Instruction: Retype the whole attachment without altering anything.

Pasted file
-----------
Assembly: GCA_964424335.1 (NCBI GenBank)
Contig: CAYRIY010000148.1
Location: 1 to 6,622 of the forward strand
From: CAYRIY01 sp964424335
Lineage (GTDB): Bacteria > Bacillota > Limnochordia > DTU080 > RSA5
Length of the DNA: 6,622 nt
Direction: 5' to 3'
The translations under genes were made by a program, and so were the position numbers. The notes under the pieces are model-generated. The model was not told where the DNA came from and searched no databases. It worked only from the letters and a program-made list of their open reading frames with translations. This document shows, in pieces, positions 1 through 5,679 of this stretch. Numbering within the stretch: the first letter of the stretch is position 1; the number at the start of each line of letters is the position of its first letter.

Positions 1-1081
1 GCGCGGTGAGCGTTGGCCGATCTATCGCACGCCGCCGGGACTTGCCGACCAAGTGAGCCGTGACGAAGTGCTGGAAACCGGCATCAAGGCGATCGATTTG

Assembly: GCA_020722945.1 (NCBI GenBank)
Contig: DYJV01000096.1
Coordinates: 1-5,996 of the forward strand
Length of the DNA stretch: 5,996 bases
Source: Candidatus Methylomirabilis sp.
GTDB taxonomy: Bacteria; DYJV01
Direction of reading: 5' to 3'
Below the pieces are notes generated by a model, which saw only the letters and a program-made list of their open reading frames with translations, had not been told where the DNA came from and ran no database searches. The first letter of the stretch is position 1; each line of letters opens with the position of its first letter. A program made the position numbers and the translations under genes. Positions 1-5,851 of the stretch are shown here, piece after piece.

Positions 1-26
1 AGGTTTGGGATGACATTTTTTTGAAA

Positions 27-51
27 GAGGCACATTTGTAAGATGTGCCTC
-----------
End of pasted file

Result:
Assembly: GCA_964424335.1 (NCBI GenBank)
Contig: CAYRIY010000148.1
Location: 1 to 6,622 of the forward strand
From: CAYRIY01 sp964424335
Lineage (GTDB): Bacteria > Bacillota > Limnochordia > DTU080 > RSA5
Length of the DNA: 6,622 nt
Direction: 5' to 3'
The translations under genes were made by a program, and so were the position numbers. The notes under the pieces are model-generated. The model was not told where the DNA came from and searched no databases. It worked only from the letters and a program-made list of their open reading frames with translations. This document shows, in pieces, positions 1 through 5,679 of this stretch. Numbering within the stretch: the first letter of the stretch is position 1; the number at the start of each line of letters is the position of its first letter.

Positions 1-1081
1 GCGCGGTGAGCGTTGGCCGATCTATCGCACGCCGCCGGGACTTGCCGACCAAGTGAGCCGTGACGAAGTGCTGGAAACCGGCATCAAGGCGATCGATTTG

Assembly: GCA_020722945.1 (NCBI GenBank)
Contig: DYJV01000096.1
Coordinates: 1-5,996 of the forward strand
Length of the DNA stretch: 5,996 bases
Source: Candidatus Methylomirabilis sp.
GTDB taxonomy: Bacteria; DYJV01
Direction of reading: 5' to 3'
Below the pieces are notes generated by a model, which saw only the letters and a program-made list of their open reading frames with translations, had not been told where the DNA came from and ran no database searches. The first letter of the stretch is position 1; each line of letters opens with the position of its first letter. A program made the position numbers and the translations under genes. Positions 1-5,851 of the stretch are shown here, piece after piece.

Positions 1-26
1 AGGTTTGGGATGACATTTTTTTGAAA

Positions 27-51
27 GAGGCACATTTGTAAGATGTGCCTC